Never does Radha look more charming than when She is in Her lover’s arms. Her legs are wound around His hips, which are jutting out laterally in order to support Her weight. With one hand He holds the all-important flute, with the other He holds Her by the waist. In keeping with His traditional iconography, His form is in the tribhanga stance, which means that it is jutting out (‘bhanga’) at three (‘tri’) different junctures namely the shoulders, the hips, and the ankles. With their faces held close against each other’s, the lovers gaze deeply into each other’s eyes.
The leela of the handsome and widely adored cowherd of Vrindavan is a popular subject of choice with the painters of Orissa. The painting that you see on this page is a superfine pattachitra, the name given to the regional folk art form. It is a portmanteau of the words ‘chitra’, which means picture, and ‘patta’, which refers to the homemade fabric-based canvas the chitras are executed on. The hallmark of this pattachitra’s grade is the sheer proportion of detail introduced into the composition. The embroidery on the dresses the figures are wearing, including the milkmaids (gopiyaan). The blue currents swirling in the stream in the foreground. The creases in the ivory-coloured petals of the lotus on which stand Radha-Krishna.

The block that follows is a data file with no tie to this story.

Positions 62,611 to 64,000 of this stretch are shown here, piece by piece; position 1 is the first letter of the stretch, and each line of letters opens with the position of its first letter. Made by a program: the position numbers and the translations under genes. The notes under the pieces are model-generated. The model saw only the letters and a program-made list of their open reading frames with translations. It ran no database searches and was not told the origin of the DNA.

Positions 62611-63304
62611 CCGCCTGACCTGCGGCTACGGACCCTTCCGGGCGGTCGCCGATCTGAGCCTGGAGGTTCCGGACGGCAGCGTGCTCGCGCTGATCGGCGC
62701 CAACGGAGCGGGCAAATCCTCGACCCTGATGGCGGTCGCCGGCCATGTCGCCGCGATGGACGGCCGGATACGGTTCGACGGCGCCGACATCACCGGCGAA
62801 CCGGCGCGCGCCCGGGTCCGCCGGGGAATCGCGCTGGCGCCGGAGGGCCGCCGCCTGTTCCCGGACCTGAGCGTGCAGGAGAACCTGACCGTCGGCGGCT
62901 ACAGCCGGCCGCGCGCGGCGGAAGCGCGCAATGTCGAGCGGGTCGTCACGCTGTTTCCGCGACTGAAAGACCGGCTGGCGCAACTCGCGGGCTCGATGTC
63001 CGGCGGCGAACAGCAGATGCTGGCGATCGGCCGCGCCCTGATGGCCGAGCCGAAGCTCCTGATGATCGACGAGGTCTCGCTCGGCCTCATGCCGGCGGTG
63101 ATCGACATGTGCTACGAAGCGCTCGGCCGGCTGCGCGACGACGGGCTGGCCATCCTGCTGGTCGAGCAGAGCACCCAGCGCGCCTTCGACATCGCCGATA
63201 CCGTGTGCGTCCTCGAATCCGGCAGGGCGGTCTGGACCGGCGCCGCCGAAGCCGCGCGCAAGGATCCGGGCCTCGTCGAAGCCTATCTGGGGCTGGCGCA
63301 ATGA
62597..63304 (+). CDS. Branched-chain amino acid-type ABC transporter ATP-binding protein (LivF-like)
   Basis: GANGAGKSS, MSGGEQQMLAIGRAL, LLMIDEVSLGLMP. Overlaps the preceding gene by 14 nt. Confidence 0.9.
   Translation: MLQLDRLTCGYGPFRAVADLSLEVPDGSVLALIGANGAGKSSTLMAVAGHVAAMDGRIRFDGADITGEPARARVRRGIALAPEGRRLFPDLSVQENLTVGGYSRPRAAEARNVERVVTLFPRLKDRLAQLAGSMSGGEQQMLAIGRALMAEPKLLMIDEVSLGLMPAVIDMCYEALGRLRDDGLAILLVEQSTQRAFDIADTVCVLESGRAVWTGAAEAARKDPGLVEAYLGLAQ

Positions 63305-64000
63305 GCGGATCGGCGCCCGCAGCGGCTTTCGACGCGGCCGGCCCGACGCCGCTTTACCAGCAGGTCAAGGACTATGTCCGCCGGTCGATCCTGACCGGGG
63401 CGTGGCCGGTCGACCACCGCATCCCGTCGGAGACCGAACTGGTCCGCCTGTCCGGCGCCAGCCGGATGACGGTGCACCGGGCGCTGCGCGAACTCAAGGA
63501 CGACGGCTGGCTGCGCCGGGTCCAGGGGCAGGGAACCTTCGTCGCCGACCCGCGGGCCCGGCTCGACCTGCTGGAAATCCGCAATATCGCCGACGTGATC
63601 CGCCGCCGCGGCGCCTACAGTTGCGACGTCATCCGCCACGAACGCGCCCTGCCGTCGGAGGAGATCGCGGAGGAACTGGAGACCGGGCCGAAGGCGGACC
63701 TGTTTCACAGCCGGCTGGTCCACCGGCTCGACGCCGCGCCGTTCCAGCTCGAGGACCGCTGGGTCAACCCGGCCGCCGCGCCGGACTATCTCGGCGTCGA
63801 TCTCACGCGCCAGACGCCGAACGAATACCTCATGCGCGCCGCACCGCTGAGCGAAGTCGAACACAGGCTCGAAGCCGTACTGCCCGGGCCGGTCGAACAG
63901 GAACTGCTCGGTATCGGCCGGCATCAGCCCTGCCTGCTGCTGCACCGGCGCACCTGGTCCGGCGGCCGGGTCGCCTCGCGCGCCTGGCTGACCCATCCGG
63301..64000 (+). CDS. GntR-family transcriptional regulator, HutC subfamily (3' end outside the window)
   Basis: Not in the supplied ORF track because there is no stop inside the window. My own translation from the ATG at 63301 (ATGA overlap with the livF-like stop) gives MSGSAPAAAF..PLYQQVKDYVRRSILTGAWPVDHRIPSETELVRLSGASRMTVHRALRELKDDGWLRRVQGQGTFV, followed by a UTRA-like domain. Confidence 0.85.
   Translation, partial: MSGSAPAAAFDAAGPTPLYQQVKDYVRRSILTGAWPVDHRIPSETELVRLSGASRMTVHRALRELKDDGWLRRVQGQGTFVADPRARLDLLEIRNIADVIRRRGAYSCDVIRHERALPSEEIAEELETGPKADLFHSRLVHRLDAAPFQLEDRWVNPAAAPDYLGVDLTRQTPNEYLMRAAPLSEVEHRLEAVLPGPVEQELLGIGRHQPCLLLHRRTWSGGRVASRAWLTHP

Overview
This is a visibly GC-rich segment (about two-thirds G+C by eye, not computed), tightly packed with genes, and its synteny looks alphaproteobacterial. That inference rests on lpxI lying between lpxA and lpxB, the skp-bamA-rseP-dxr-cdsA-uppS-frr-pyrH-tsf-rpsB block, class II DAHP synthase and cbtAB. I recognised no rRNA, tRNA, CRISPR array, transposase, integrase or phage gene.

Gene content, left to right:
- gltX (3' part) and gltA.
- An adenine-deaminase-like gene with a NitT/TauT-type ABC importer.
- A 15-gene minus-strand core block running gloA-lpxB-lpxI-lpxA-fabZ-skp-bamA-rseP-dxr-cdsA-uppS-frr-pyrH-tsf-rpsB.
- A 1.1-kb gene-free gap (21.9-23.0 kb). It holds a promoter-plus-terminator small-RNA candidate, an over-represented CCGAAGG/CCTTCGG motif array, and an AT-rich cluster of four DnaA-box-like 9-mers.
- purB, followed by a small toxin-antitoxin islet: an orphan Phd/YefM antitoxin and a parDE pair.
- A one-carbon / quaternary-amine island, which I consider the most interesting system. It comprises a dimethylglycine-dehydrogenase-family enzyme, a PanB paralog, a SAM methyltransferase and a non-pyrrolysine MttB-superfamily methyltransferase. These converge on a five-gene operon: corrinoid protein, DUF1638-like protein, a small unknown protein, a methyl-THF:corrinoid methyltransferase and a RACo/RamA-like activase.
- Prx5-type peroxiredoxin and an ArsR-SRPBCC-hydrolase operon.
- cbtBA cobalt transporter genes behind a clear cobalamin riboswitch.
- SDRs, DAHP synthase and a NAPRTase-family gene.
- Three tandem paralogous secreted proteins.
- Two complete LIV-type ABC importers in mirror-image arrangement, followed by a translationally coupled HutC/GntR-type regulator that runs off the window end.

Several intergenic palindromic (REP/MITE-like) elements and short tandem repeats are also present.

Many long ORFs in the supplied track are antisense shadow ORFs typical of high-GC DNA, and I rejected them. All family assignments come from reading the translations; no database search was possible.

An inky shade of blue dominates the colour palette of this painting. The pristine bodies of the swans swimming in the stream and the single halo that frames the heads of the lovers bring out the surrounding colours and details to perfection.
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